Jamal Smith sentenced to life behind bars for murder of Jay Boughton
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The Chicago man found guilty in the deadly road rage shooting of a local baseball coach was sentenced to life in prison on Tuesday.
Jamal Smith received the mandatory sentence for first-degree murder in the July 2021 killing of Jay Boughton. Smith will have a chance for parole after 30 years.
Four of Boughton’s family members spoke in court before Smith was sentenced, including Boughton’s mother, Nova, who said she doesn’t hate Smith despite his actions.
“But with all my being, I do hate guns. Especially what Mr. Smith did with his gun,” she said. She added that she thinks about what happened to her son every day.
“He took my son from me but no one will ever, ever destroy my memories of Jay,” Nova said.
“Jay was so full of light and life, and his spirit of graciousness to everyone is his legacy,” his wife, Kristin, added.
To symbolize that light, Boughton’s loved ones wore yellow clothes to the courthouse on Tuesday, and so many showed up that staff members had to set up a second courtroom so all of them could watch the proceedings.
Boughton, a youth baseball coach, was shot on Highway 169 in Plymouth while driving his son home from a game. Smith opted to not come to the courtroom Tuesday and instead appeared from jail remotely.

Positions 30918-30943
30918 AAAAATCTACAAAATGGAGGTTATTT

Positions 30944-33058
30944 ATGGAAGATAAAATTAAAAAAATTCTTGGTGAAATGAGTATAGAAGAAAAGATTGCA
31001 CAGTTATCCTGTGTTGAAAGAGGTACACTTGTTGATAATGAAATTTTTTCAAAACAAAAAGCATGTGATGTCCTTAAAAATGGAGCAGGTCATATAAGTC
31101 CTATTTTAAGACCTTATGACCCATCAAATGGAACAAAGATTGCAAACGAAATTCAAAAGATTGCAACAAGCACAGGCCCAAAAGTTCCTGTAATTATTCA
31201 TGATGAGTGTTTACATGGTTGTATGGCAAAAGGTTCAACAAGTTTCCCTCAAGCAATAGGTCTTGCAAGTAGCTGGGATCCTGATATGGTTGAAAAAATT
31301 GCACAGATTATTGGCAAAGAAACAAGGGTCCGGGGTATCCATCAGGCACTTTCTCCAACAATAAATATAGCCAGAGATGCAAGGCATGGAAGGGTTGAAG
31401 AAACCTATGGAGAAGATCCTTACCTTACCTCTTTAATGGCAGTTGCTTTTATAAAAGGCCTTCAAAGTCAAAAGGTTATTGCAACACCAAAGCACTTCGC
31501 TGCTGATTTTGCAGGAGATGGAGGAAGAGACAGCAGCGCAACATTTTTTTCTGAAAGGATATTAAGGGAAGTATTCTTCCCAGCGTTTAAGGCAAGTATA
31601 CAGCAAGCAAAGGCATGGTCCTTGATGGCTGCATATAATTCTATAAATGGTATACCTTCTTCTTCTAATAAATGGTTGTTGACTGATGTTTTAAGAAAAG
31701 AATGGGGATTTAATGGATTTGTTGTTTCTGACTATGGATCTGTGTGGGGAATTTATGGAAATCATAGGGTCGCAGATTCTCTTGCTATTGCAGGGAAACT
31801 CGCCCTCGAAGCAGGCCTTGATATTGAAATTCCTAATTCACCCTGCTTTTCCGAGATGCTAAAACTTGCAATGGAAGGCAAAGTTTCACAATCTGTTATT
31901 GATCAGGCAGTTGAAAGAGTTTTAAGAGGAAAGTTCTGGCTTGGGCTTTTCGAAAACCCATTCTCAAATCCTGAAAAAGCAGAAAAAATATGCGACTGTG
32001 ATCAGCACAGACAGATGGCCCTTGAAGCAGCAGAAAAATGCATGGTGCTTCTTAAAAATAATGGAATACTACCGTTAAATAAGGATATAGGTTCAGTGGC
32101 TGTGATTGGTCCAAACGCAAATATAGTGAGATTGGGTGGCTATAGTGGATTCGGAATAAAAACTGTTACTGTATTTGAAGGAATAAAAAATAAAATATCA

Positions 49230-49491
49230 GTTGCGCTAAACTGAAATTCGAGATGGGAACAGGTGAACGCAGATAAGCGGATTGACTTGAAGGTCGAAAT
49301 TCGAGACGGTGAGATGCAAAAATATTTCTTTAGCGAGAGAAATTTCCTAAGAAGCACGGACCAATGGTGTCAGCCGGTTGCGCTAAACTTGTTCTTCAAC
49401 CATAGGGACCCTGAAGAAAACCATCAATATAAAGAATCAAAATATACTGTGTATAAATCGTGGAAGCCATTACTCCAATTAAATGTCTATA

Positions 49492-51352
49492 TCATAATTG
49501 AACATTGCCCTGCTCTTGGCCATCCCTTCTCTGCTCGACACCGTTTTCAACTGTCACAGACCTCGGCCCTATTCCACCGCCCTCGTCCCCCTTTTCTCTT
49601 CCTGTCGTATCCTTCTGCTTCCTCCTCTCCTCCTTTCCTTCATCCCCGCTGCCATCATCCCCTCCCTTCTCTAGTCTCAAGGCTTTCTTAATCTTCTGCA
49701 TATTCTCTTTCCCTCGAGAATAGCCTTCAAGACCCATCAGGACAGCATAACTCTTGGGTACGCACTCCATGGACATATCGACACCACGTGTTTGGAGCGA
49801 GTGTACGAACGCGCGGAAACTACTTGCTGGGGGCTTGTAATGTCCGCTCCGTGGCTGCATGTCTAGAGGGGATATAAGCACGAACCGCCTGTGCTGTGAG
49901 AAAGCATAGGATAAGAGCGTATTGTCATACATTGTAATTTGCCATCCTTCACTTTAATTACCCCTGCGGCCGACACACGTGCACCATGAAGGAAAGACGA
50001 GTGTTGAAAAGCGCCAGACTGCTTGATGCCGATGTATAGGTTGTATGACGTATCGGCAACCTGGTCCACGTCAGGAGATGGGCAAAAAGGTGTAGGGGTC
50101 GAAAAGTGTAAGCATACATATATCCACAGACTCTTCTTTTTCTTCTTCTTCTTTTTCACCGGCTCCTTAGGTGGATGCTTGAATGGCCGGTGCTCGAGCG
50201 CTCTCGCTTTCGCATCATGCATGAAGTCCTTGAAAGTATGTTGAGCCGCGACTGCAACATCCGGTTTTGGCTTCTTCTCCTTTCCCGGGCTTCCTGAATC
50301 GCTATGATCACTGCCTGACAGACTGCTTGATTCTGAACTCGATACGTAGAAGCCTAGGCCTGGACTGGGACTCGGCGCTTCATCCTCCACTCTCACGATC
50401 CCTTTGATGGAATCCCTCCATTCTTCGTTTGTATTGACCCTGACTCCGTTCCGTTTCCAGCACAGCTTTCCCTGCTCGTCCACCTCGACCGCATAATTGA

Smith called the case against him “a witch hunt” and said he’s being held accountable for something he didn’t do. He previously moved for acquittal and a new trial but those requests were denied.
“In a world of seemingly ever-increasing acts of violence, this case represented an act of truly senseless violence; it just makes no sense,” Judge Nicole Engisch said, adding, “and my heart aches.”
“My hope is that through all of us, he will live on, through those acts of kindness toward others,” Kristin Boughton said.
“Jay is light, God is light, we will stay in the light, that light will not be overcome by darkness, today evil did not have the final word,” she added.
Plymouth Police Chief Erik Fadden also spoke after Smith’s sentencing and called the conviction a big win for his detectives, who he says never gave up working for Boughton’s family.